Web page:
Cursed, or perhaps blessed, with almost no visual memory at all, I had almost completely forgotten what the Royal Opera’s current Tannhäuser, directed by Tim Albery and with set designs by Michael Levine, looks like. Or perhaps it was the natural tendency to repress the memory of unpleasant experiences. Wanting to enjoy the Overture, I closed my eyes until the moment the Venusberg ballet that Wagner composed for the doomed Paris version in 1861 began. However many hundreds of times I hear that Overture, with its wind chorale and weary strings, I still hang on every bar.
It was instantly clear that Hartmut Haenchen, the conductor of this first revival, was going to be lighter and fleeter than Semyon Bychkov had been first time round. Mainly, Haenchen’s way is preferable. With Bychkov there were puzzling pauses, dragging orchestral bridge passages, general stasis. Haenchen knocked a quarter of an hour off Bychkov’s timing, with enlivening effect. On the other hand, there was unusually poor ensemble, both from the orchestra, occasionally, and the chorus, whose magnificent grand ensembles in Act II were ragged and their projection poor. You would hardly have guessed that the ensemble in Act II, when Elisabeth rushes to defend Tannhäuser, is the grandest in opera, it was so subdued, no doubt for the benefit of the soloists.
On the other hand, the scandalous Paris Venusberg music was thrilling and shocking — but what was happening onstage? Ballet dancers in singlets did forward and backward rolls, jumped up on to a long dinner table and gyrated, but without a hint of eroticism, hardly any touching, or even teasing. No wonder Tannhäuser didn’t bother to watch it. Only when it reached its long, dying, what should have been post-coital strains did he arrive in his shabby black overcoat, worn throughout, and sit bored on one of the dining-room chairs, which are so prevalent a feature of contemporary opera productions. It was very lowering.
After the far-too-long scene between Venus and our anti-hero — what made Wagner so uncharacteristically prolix? — we surfaced to what Furtwängler, in his great essay ‘The Case of Wagner: freely after Nietzsche’, described as ‘the most refreshing May morning the world has ever seen’ to be greeted with total darkness, except for a dimly illuminated small tree, and the Shepherd Boy. It’s a relief to have that short but lovely song sung by a boy treble, but on the opening night this one was dreadfully out of tune. With the arrival of the hero’s old companions things improved, though of course they are all wearing hand-me-down overcoats. The invigorating close to Act I was all it should be.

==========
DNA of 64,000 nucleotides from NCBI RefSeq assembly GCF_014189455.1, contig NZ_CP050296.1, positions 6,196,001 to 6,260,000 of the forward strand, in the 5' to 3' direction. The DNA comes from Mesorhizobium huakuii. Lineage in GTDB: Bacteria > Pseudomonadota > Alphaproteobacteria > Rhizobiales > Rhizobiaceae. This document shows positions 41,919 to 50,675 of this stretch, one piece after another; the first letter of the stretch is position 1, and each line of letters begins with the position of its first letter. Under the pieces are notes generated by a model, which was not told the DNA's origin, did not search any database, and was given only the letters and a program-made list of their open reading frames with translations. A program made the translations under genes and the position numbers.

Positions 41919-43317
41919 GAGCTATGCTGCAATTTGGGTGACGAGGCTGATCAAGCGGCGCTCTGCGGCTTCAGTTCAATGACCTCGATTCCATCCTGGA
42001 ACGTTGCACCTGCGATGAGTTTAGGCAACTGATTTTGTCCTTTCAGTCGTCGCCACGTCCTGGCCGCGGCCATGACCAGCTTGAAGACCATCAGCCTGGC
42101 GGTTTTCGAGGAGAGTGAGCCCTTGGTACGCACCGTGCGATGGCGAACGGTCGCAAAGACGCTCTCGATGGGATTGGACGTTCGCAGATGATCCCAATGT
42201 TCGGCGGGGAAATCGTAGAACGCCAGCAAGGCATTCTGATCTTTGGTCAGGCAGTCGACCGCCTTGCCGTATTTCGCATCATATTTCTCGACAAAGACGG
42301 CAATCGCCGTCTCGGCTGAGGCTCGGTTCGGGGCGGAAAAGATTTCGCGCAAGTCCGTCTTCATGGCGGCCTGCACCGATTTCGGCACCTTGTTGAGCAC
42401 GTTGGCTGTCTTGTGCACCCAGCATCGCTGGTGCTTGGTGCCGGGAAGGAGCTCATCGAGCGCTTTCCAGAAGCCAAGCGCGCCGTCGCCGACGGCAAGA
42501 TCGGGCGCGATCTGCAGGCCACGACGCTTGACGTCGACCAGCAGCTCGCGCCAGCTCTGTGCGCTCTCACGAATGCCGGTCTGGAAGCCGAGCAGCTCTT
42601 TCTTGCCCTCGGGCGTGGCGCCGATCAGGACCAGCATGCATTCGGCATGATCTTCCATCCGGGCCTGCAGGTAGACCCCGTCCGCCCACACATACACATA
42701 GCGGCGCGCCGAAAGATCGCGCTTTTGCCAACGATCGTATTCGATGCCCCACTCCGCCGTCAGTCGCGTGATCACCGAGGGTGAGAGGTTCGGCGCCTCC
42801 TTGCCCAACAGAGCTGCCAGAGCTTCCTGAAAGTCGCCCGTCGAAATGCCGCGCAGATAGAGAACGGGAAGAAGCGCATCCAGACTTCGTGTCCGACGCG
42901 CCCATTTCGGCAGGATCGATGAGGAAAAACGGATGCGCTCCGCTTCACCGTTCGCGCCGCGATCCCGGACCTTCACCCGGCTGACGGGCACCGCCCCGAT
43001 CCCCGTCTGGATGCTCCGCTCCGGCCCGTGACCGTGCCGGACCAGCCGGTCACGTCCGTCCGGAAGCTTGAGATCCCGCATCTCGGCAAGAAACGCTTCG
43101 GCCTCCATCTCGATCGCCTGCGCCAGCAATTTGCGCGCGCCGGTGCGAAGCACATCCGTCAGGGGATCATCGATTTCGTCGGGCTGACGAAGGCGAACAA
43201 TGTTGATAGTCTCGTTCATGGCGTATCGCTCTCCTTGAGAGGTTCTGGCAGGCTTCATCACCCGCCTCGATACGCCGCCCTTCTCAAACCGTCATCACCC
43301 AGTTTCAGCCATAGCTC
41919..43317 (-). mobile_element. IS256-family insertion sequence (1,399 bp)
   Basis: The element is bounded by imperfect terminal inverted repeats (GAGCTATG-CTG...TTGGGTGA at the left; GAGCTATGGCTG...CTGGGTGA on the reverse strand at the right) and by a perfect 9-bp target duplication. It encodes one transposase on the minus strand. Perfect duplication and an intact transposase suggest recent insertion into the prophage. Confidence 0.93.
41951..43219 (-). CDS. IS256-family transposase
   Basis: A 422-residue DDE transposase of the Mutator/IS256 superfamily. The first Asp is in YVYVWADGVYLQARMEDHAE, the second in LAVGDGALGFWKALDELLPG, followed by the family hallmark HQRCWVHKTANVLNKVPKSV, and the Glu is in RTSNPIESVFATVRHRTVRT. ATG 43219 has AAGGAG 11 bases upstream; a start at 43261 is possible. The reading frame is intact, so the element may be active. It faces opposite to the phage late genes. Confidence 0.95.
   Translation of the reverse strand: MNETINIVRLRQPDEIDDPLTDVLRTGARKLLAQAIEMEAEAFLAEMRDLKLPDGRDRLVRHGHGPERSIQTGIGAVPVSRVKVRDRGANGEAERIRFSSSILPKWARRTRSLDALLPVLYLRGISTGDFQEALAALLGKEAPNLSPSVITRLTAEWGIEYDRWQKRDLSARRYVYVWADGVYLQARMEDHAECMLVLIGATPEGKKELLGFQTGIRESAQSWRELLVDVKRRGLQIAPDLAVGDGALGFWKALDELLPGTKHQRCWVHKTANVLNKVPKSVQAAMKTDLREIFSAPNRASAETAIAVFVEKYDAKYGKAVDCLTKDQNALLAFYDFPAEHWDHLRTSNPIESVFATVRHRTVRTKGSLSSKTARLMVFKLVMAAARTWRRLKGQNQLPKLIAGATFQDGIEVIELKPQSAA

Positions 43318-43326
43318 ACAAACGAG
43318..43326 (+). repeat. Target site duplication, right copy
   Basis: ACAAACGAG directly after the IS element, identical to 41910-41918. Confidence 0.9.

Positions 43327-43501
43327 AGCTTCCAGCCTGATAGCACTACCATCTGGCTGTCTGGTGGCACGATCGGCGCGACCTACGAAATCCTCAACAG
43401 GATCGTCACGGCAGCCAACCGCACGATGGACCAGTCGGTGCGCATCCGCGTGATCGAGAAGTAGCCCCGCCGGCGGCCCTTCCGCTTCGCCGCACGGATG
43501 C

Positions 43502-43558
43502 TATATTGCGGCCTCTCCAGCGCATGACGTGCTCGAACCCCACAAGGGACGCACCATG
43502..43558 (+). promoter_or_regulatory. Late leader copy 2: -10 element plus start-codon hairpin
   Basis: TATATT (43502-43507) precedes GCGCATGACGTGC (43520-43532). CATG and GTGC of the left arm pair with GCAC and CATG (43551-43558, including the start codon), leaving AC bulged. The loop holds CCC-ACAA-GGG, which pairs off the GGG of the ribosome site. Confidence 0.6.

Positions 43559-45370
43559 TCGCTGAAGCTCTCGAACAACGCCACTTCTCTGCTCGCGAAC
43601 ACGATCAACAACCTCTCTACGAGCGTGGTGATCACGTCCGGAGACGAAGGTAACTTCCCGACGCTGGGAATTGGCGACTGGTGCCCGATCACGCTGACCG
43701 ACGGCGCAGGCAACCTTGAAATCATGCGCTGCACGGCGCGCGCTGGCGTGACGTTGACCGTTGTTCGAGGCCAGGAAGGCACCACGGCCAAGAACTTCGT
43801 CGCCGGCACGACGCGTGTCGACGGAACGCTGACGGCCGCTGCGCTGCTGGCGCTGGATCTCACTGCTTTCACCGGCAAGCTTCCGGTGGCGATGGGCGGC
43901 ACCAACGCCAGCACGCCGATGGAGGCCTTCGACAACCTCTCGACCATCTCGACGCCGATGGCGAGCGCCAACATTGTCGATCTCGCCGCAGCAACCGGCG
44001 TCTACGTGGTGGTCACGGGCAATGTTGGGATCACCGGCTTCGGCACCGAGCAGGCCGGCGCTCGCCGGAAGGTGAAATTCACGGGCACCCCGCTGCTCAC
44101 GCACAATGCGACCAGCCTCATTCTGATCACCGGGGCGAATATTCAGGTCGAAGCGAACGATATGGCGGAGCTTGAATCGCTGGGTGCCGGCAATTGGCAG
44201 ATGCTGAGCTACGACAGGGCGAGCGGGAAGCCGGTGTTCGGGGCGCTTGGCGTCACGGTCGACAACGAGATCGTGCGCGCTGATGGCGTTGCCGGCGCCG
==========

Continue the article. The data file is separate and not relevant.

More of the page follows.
It did bring to our attention the wonderful voice and artistry of Christian Gerhaher, who was the star of the first run in 2010. No question about the quality of his singing and some of his acting, but is it the right kind of voice for Wolfram? He treats the notes to so much specific attention that one can’t help feeling this is Fischer-Dieskau returned from the grave. It certainly makes the sharpest contrast with the Tannhäuser of Peter Seiffert, whose approach to his role is lusty and approximate. But it is also amazing that Seiffert, who showed signs of terminal vocal wear and tear 20 years ago, is actually going stronger now, and in this killer role, than he was then. Only rarely did he wobble on top notes, and as always he made the Rome Narration the opera’s emotional climax.
Fighting for his body and soul were two imposing singers. Sophie Koch is a comely artist, but her voice lacks the fruitiness that Venus needs to deal with Wagner’s uninspired music. Emma Bell, by contrast, was the ideal Elisabeth, even more than she was the ideal Elsa. Beautiful to look at, a radiant stage presence, passionate and poignant, she was by far the star of the show. She made one of the most exciting entrances I have seen, and her defence of her wayward lover had all the required power and intensity. This was one of the great Wagnerian assumptions at the Royal Opera in recent years.
Tim Albery’s production is nugatory, casting no kind of illumination on a work that remains puzzling, and gains nothing by being set in an unlocatable war zone, with some of the ugliest settings I have set eyes on. For Tannhäuser still makes one wonder how Wagner could have reduced the urgent issue of different kinds of love, which he investigated with increasing depth throughout his life, to this unhelpful simple-minded conflict between Venus (flesh) and Elisabeth (spirit).
The most intelligent productions push this question hard, with gripping results. Tannhäuser is one of those works that are at least as interesting for their faults as for their virtues, but Albery has been content to let it evade any question and allow the opera to proceed on its attractive musical way.
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